It is hard to think of an industry to rival IT for fun and games. Mole doesn't know much about light engineering, mineral extraction or forestry but he can't imagine they provide much in the way of laughs.
Leafing through his mail for the past month, Mole is struck by the absurdity of life for people who work with computers, a condition that goes at least some way towards explaining their strange behaviour.
Take the headline that appeared recently in a prominent weekly newspaper, which to protect the innocent we shall simply refer to as This One. The headline was: "IBM readies 64-bit paper". The story that followed was lost in musings over the environmental benefits of paper with print density an order of magnitude greater than conventional stationery, and idle speculation about the possibilities of including pornographic video clips and other fruity multimedia embellishments in letters to bank managers, phone companies and tax officials.
US vice president Al Gore showed a touching, if rather naive faith in technological progress when he was asked to unveil IBM's latest supercomputing monster, an enormous cluster of race-tuned RS6000s. Gore spoke movingly about the contribution the machine would make to humanity - speeding advances in medicine and helping scientists to understand and one day control the excesses of the weather. If he'd bothered to ask the nearest IBM press officer, Mr Gore would have known that the computer is to be put to rather less noble work simulating nuclear detonations, but it was a nice thought.
There is an air of complacency in many big organisations about the year 2000 problem. A few were well prepared, many more cobbled together their plans in haste but now feel that, against the odds, they are going to be ready in time after all. Peet (really) Morris, the rather flamboyant but eminently brainy technical director of the Mandelbrot Set visited one of these firms recently to inspect a system the company had just finished millennium-proofing. The software, said to be the biggest Visual Basic project in Europe, was found to contain no less than 3,373 potentially fatal weaknesses.
Compliance problems of a different kind are behind the sad case of a PC Week reader who works in the IT department at Devon County Council.
Several months ago, the reader won a competition in a magazine, which to protect the innocent we shall simply refer to as Government Computing.
The prize was a millennium clock, which he eagerly awaited. As the weeks wore on, an intermittent correspondence with the editor, Alan Burkitt-Gray ensued, but despite several reassurances of the cheque's-in-the-post variety the clock has never materialised. The reader fears it will soon reach the point where he will be able to work out for himself how much time remains before the millennium, rendering the device useless - proof that it is unwise to rely on machines of any kind to prepare for the impending crisis, and that computer magazines aren't much help either.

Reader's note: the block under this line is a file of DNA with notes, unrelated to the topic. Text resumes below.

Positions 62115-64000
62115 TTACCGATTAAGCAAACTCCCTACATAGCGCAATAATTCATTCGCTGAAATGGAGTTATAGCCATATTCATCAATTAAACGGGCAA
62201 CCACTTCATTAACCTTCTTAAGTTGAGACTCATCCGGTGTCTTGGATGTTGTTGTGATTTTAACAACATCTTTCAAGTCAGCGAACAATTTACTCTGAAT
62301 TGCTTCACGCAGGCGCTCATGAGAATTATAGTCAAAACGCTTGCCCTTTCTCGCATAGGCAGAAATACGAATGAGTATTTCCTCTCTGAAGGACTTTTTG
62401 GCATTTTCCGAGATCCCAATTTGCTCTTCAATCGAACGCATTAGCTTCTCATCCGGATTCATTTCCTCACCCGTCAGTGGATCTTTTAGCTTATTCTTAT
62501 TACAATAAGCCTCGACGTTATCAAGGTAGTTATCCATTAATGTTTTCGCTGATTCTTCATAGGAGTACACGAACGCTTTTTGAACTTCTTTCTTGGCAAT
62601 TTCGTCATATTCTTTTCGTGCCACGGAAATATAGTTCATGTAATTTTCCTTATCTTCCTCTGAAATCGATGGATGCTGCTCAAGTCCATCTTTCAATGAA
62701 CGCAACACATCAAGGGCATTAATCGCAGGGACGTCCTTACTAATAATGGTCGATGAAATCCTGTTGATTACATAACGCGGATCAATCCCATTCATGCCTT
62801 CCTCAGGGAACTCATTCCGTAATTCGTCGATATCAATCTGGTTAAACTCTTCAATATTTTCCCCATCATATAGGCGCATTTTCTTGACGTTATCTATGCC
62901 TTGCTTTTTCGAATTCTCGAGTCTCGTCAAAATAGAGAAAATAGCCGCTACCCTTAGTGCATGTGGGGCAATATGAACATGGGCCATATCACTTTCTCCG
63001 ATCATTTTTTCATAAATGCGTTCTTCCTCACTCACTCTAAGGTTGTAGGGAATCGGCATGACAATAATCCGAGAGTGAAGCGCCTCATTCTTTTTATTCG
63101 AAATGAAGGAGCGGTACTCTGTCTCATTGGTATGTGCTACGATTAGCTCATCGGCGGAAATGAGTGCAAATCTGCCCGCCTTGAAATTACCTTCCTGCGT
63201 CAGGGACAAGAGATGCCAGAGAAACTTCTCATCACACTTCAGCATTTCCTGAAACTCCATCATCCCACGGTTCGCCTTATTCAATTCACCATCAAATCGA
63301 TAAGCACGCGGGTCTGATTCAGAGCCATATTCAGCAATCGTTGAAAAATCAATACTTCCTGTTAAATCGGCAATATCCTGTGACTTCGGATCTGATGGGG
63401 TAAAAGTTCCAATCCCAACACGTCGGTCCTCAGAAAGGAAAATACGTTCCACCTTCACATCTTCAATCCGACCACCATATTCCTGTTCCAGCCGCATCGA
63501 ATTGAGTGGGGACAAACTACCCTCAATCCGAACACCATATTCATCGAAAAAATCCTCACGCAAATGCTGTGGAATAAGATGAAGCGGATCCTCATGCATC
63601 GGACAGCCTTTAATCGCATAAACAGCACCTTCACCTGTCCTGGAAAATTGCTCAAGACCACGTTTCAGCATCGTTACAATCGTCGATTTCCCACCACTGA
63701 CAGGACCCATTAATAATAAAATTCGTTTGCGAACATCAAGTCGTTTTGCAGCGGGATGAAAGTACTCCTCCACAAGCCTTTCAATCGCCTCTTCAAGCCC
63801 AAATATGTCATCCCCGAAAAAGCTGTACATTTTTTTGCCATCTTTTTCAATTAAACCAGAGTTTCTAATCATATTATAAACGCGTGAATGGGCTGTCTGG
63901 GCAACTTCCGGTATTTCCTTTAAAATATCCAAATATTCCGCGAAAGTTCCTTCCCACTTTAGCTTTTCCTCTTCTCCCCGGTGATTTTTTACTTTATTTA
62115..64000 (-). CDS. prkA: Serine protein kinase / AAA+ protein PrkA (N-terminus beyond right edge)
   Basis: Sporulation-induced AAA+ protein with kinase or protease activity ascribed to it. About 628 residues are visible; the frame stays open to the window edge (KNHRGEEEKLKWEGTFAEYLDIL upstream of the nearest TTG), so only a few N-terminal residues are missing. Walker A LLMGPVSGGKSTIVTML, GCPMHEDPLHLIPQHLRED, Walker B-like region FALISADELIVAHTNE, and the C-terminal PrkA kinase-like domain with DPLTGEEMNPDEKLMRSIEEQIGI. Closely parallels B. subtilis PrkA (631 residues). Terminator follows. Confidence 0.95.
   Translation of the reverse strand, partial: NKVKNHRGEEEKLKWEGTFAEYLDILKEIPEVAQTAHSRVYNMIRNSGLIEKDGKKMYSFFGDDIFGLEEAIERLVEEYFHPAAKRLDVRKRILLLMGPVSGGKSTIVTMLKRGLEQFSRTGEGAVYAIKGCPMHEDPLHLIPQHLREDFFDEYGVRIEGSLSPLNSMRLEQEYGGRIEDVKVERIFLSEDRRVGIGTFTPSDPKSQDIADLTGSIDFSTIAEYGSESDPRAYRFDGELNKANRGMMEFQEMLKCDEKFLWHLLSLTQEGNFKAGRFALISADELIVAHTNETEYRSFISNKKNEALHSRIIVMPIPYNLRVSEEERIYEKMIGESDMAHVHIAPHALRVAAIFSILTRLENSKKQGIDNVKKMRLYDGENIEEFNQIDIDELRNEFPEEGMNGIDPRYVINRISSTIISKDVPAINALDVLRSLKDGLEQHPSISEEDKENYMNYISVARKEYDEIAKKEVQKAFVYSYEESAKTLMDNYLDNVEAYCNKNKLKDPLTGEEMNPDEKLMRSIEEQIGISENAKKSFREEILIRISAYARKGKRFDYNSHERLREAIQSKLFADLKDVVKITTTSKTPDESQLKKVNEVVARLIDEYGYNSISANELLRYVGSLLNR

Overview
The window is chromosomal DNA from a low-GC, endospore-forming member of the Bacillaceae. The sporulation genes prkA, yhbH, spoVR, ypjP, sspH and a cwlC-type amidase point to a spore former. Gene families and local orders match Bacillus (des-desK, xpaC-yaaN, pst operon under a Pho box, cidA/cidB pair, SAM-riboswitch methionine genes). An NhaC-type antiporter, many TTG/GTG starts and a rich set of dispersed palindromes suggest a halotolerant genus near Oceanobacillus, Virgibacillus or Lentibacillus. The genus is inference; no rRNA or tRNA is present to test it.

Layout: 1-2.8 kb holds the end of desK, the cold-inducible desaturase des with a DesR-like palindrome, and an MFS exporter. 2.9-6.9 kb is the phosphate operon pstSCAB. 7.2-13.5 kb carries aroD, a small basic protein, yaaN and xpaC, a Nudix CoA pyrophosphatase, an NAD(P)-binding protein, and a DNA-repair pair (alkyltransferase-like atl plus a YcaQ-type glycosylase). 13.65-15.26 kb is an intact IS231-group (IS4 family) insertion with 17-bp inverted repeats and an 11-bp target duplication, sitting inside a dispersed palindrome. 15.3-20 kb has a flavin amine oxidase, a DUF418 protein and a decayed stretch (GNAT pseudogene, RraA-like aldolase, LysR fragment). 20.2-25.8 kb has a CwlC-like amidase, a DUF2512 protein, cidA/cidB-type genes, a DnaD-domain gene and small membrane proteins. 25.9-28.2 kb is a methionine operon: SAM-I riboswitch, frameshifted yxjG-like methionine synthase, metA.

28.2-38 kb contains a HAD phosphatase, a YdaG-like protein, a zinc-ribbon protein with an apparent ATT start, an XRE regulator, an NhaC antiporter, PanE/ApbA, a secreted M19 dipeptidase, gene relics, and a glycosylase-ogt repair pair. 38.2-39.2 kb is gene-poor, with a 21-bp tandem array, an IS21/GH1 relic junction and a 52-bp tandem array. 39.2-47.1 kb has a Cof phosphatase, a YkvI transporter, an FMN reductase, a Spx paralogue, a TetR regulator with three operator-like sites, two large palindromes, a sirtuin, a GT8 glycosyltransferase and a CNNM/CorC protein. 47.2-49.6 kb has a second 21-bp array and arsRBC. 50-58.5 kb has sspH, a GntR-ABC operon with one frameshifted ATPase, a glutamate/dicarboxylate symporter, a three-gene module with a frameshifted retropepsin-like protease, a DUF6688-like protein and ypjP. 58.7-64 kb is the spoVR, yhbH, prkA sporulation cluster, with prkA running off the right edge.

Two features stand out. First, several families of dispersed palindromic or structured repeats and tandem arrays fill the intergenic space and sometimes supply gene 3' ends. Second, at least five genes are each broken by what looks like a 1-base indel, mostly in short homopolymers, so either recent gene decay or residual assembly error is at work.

More news reaches Mole of the changes Bill Gates is making to Britain's coast line. Having used Excel's Maps feature to relocate Dover, Gates has now moved Cardiff several miles inland and into another county. This is bad news for the people of south Wales as it almost certainly signals Gates' intention to build a seaside holiday home in the space he's just cleared.
In cyberspace nobody knows who you are, and this fact has not gone unnoticed by pranksters. Generating Email purporting to come from someone else is a very simple business and an endless source of fun. Using Hotmail accounts, anonymous remailers and even company mail systems disguised by aliases it is possible to pretend to be almost anyone. Recent well-known examples of this sport include the mass mailer sent by "Bill Gates" offering incentives of $1,000 to anyone taking part in software testing (an obvious spoof, as Microsoft policy is that the customer pays to participate in testing by buying the product), and a fraudulent win-a-holiday competition purportedly involving Microsoft and the Disney Corporation, which was signed "Bill Gates" and the entirely fictional "Walt Disney Jr".
Meanwhile, BT was given a quick tutorial about the dangers of Hotmail-style services when it launched one of its own, Talk21. Among the first addresses to get snapped up were ian.vallance and peter.cochrane, the chairman and manager, applied research & technologies, respectively. "Ian" immediately sent a message to the head of the service asking him to ring him on his mobile. The manager duly complied only to find himself talking to a punter, though if he'd checked the address carefully he would have spotted that the real Mr Vallance spells his first name Iain with an extra I.
An interesting case of passing off of a slightly different kind by BMW.
No doubt the offending pages are gone now, but a few weeks ago, visitors to the company's Web site who took the trouble to view the source code on the opening page will have seen that the meta tag contained the names Mercedes, Jaguar, Aston Martin and Porsche as well as those of a dozen or so other manufacturers.
For the uninitiated, meta tags are what search engines use to identify relevant content to individuals trawling the Web for information. What this means is that anyone looking for information about any of the firms listed would have been directed to the German car maker's site. No doubt this underhand tactic was the result of an over-zealous individual acting on his own initiative, and was not endorsed by management. Otherwise BMW's rivals would have been reaching for their lawyers.
Got anything to tell Mole? Send him a message to [email protected] or, if reply comes there none, you might try the address at the top of this column.
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